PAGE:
Â Following the first of the four Blood Moons, now, comes theÂ Lyrid meteor shower 2014 Â with peak dates, April 21 and 22, with a sneak preview already underway.
The Lyrids is the first major meteor shower since theÂ QuadrantidsÂ in early January each year, and the Lyridsâ€™ peak tends to be short-lived. And this year, a bright moon may obscure much of the show.
Still, you might also see meteors before and after that date since weâ€™re crossing the Lyrid meteor stream from now until April 26.
And there’s more good news: While you can expect to see 10-20 meteors per hour on the peak morning, the Lyrids often surprise, sometimes raining meteors at a rate of up to 100 per hour.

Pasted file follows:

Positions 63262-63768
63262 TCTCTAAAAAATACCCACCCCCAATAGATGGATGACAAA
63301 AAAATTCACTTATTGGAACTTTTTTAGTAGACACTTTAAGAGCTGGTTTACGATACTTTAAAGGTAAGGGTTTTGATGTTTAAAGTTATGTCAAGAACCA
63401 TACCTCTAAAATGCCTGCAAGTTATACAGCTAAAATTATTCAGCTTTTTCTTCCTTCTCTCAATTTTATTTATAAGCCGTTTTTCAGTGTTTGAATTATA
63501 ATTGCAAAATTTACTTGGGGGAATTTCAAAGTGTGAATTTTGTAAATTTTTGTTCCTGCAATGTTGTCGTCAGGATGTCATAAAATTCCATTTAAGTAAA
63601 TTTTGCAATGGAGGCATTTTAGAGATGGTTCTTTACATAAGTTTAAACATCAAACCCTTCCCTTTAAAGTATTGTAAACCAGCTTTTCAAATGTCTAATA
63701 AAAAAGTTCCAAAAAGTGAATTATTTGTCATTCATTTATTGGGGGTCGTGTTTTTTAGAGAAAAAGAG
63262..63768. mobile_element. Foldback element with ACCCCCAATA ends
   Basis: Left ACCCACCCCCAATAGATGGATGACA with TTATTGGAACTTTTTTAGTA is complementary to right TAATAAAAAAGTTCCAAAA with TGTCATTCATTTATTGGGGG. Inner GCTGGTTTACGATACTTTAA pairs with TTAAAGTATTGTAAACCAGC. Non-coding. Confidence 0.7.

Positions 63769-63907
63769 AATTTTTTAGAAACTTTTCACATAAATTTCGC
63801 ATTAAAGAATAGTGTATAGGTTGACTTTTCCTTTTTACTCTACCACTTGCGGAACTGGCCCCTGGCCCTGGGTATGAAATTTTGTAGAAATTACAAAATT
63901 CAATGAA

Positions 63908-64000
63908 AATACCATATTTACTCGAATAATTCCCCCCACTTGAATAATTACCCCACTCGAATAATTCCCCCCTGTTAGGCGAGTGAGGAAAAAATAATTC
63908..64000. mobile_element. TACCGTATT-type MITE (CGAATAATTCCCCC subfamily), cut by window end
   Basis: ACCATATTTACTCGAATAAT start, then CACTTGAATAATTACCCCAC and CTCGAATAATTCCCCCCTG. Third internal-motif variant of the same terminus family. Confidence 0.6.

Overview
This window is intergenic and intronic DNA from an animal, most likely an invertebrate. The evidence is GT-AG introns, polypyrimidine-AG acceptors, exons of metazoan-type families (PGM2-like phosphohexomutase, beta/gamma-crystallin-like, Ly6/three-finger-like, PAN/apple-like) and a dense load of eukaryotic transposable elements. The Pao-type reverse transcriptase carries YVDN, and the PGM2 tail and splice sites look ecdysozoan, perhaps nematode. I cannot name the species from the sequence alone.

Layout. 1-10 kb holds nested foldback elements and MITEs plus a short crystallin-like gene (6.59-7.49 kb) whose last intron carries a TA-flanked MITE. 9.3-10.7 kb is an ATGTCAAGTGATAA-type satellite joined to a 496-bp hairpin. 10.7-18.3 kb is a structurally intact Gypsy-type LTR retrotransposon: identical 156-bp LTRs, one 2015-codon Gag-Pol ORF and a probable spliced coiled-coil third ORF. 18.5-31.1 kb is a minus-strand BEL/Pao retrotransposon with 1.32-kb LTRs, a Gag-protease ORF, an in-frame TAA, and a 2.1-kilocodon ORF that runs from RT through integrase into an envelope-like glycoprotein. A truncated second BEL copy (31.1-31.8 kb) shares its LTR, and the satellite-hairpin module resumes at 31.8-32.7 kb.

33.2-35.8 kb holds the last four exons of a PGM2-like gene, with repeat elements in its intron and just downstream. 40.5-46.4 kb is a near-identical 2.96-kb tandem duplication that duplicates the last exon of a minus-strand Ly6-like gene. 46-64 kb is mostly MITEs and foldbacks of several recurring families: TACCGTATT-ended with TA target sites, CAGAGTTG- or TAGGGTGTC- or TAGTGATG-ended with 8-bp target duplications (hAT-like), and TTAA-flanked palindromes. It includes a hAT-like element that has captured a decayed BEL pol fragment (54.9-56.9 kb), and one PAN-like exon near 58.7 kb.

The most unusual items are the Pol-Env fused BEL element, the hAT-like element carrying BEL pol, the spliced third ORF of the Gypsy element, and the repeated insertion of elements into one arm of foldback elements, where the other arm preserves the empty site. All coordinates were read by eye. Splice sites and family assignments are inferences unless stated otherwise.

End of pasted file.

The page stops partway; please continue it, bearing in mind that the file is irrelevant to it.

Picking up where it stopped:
Earthsky.org tells us theÂ Lyrid meteor shower is one of the oldest known to man, going back some 2,700 years.Â The ancient Chinese are said to have observed the Lyrid meteors â€œfalling like rainâ€ in the year 687 BC.
The usual viewing tips apply: Find a dark place, away from light pollution, bundle up, look up, and enjoy the show. Lyrid meteors are known for their luminous dust trains, which can be observable for several seconds.
And NASA’sÂ tip for watching the Lyrid meteor shower 2014 version is to take a look after moonset Â and before dawn on 23 April.
Fast Facts from NASA:
- Comet of Origin: C/1861 G1 Thatcher
- Radiant: constellation Lyra
- Active: 16-25 April 2014
- Peak Activity: 21-22 April 2014
- Peak Activity Meteor Count: 20 meteors per hour
- Meteor Velocity: 49 km (30 miles) per second